2. Berkman, ND, et al. (2015) Results: Overview and Efficacy and Effectiveness of Interventions To Manage Patients With Binge-Eating Disorder. Agency for Healthcare Research and Quality.
  3. Dimidjian S., Segal Z.V. (2015). Prospects for a clinical science of mindfulness-based intervention. National Library of Medicine.
  4. Josefowitz, N., & Myran, D. (2020). Cbt Made Simple: A Clinician’s Guide to Practicing Cognitive Behavioral Therapy. New Harbinger Publications.
  5. McKay, M., Wood, J. C., & Brantley, J. (2007). The dialectical behavior therapy skills workbook: Practical DBT exercises for learning mindfulness, interpersonal effectiveness, emotion regulation & distress tolerance.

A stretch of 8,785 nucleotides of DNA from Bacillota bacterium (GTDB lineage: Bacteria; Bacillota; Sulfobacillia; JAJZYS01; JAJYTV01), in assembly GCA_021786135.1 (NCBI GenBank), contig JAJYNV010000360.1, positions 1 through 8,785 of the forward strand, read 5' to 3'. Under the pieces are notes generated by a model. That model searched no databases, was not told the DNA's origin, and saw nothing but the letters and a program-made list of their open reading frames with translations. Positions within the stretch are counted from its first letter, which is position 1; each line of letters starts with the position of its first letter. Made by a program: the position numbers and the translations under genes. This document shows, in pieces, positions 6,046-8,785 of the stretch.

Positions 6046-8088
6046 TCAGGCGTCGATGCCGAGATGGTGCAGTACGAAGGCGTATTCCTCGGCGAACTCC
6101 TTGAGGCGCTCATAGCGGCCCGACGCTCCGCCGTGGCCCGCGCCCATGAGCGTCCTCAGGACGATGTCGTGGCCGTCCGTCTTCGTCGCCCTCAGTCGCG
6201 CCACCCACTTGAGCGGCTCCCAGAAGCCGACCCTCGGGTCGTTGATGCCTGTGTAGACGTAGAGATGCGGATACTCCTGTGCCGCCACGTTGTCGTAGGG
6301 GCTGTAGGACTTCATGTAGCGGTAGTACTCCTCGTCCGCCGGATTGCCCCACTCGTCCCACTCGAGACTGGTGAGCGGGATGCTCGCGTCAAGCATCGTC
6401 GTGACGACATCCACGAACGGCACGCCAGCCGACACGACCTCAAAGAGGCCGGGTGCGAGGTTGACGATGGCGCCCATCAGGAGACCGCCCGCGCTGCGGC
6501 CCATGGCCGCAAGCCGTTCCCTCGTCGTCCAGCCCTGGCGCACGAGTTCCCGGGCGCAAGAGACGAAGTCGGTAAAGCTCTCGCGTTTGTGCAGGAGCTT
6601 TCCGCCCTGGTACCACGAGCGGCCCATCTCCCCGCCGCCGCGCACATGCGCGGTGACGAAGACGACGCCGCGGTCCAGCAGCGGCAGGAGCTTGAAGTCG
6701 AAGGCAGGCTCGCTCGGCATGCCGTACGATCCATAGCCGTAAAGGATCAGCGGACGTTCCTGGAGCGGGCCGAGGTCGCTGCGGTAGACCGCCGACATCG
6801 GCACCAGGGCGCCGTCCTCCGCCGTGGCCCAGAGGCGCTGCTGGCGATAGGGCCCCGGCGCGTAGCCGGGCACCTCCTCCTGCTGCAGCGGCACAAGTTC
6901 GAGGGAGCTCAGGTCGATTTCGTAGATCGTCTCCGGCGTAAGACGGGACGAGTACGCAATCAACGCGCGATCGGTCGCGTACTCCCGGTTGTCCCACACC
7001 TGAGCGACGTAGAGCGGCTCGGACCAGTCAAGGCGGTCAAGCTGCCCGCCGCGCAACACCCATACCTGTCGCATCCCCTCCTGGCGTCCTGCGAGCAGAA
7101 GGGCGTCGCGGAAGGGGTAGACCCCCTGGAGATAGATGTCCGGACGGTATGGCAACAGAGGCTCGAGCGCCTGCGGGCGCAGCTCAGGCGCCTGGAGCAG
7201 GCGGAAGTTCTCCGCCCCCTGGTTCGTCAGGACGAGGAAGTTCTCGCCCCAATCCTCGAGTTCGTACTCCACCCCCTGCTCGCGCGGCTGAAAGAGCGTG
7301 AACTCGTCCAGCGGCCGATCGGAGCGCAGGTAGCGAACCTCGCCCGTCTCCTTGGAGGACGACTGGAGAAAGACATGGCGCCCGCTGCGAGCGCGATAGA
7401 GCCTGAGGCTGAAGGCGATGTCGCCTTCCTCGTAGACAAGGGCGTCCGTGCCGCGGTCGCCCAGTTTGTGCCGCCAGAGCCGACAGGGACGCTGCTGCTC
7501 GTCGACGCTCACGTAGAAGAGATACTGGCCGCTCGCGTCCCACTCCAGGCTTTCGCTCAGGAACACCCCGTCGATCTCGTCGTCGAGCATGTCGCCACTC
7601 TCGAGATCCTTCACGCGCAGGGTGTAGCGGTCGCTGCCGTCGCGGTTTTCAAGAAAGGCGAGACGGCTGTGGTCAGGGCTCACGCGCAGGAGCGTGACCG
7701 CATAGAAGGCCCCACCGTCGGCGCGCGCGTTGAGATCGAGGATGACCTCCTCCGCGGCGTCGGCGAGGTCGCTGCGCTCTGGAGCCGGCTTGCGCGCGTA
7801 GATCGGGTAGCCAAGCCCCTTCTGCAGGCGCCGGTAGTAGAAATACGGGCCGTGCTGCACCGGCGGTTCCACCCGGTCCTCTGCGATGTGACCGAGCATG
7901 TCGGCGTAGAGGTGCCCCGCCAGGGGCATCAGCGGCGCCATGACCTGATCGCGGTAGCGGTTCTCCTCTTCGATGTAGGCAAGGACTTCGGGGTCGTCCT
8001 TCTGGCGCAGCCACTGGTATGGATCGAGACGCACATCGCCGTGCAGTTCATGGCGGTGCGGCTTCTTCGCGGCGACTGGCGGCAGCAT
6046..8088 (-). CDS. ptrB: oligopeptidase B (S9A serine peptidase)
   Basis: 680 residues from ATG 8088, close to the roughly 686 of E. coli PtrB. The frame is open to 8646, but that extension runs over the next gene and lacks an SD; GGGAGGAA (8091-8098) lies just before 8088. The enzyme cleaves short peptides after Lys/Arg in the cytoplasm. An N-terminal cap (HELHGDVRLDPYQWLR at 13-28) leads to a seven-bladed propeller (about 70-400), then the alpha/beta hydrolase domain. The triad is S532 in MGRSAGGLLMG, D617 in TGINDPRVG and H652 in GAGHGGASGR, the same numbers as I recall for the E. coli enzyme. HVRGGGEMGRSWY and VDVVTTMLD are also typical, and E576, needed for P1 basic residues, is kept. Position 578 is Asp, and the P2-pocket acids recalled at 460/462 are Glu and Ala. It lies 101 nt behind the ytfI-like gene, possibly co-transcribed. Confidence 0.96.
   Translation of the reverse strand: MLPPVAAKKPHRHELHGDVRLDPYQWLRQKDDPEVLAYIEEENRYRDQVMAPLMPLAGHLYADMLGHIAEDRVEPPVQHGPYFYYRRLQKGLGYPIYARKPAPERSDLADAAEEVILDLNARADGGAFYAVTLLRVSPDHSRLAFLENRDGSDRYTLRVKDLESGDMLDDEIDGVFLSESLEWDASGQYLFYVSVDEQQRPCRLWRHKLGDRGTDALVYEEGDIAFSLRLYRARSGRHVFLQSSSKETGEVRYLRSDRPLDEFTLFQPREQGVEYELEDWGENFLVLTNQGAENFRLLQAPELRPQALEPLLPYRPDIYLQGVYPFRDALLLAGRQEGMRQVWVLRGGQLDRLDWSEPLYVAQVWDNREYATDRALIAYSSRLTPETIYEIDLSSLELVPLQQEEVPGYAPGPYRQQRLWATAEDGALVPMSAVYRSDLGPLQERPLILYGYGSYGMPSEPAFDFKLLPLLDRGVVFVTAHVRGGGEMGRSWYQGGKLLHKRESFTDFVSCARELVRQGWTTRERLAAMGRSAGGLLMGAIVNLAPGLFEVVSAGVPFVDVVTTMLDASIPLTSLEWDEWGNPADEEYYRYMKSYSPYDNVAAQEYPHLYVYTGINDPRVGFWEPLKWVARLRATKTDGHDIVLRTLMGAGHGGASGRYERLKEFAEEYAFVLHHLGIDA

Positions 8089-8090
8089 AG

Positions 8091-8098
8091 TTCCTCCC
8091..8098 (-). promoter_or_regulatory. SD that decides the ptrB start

6. Murphy R, Straebler S, Cooper Z, Fairburn CG. (2010). Cognitive behavioral therapy for eating disorders. Psychiatric Clinic North America
  7. Murphy R, Straebler S, Basden S, Cooper Z, Fairburn CG. (2012). Interpersonal psychotherapy for eating disorders. Clinical Psychology Psychotherapy
  8. Rozental, Alexander, et al. (2018). Guided Web-Based Cognitive Behavior Therapy for Perfectionism: Results From Two Different Randomized Controlled Trials.” Journal of Medical Internet Research.
  9. Williams, JM, et al. (2006). Mindfulness-Based Cognitive Therapy for Prevention of Recurrence of Suicidal Behavior. US National Library of Medicine.